Beamish Outdoor Museum~Feb 2023 ~ part3

As well as visiting the new 1950’s bit (which you can read about HERE) we called in at some of the older bits and took a few photos round and about.

In the 1900’s town there is an Edwardian Photographer, JR & D Edis Photographers where you can dress up in period costumes and have a traditional photo taken. There’s a really good piece on the place HERE.

JR & D Edis Photographers (fujiX100F)

You can see cars, motorcycles and bikes from the collection at the Beamish Motor & Cycle Works, which is a replica of a typical early 1900s garage.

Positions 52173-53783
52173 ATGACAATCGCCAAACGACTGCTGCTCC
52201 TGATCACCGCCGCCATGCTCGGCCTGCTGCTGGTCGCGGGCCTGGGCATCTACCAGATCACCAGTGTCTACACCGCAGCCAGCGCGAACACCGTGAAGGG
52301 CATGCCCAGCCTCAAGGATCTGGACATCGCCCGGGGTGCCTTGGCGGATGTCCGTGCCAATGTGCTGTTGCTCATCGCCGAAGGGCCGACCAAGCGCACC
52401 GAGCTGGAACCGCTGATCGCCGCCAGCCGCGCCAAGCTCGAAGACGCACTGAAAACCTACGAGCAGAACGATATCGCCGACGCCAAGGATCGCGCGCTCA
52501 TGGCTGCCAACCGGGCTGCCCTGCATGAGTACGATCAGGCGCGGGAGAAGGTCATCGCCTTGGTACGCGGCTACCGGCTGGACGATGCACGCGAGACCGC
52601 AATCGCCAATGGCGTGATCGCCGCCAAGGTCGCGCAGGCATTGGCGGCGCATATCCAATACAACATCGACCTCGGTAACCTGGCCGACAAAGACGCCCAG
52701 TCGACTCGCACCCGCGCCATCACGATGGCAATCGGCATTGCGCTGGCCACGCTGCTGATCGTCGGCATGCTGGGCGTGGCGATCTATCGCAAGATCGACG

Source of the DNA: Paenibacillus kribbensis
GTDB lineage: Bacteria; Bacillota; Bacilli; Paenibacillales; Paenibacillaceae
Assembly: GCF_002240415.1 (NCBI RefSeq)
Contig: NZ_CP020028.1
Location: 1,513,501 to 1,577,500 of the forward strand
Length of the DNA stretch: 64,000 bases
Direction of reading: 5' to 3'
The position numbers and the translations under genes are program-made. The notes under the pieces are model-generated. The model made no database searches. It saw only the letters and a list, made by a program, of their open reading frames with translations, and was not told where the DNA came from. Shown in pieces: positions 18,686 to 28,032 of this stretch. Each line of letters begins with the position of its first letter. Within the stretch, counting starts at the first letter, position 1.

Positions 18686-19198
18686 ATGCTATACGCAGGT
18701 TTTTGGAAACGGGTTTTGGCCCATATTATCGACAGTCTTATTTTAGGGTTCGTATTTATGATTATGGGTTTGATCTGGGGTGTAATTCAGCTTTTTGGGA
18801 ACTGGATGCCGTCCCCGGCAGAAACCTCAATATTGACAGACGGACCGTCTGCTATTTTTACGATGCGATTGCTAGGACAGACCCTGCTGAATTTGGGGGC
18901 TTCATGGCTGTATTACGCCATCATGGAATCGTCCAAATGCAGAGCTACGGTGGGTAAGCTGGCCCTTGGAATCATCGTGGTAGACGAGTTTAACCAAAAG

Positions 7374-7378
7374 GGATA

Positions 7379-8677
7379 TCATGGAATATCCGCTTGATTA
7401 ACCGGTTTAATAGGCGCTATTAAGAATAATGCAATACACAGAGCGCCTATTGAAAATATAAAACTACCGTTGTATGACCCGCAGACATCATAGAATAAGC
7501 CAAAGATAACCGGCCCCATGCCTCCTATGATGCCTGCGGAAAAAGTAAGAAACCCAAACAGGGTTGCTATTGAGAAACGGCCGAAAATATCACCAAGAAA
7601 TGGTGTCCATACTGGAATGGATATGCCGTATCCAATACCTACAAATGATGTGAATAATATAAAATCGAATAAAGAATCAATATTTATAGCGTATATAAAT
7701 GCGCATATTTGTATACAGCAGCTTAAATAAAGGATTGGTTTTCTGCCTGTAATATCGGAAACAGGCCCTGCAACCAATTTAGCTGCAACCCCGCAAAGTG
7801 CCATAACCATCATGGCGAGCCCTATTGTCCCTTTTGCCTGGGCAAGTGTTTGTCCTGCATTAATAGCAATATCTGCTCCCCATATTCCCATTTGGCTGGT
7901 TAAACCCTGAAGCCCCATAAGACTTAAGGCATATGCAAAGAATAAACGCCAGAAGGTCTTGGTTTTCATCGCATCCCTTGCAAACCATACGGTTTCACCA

Garage (fujiX100F)
in for a service (fujiX100F)
Stepney Tyres. (still trading!) (fujiX100F)

I took a couple of people shots on the way to the 1900 town, some of the volunteers who dress up in period clothing.

Bank Manager and Policeman Plod (contax aria and silbersaltz 35)
Transport Manager (contax aria and silbersaltz 35)

We love to see the trams and busses

(contax aria and silbersaltz 35)

(contax aria and silbersaltz 35)

(contax aria and silbersaltz 35)

(contax aria and silbersaltz 35)

and of course we had a ride back on a bus, couldn’t resist this shot

(fujiX100F)

There’s also a 1900’s Pit village showing a colliery community at the time of peak coal production in the North East. The Francis Street cottages came to Beamish from Hetton-le-Hole, on Wearside, and were originally built in the early 1860s by Hetton Coal Company. Six of the original row of 27 homes were moved to the museum in 1976 and rebuilt in our 1900s Pit Village.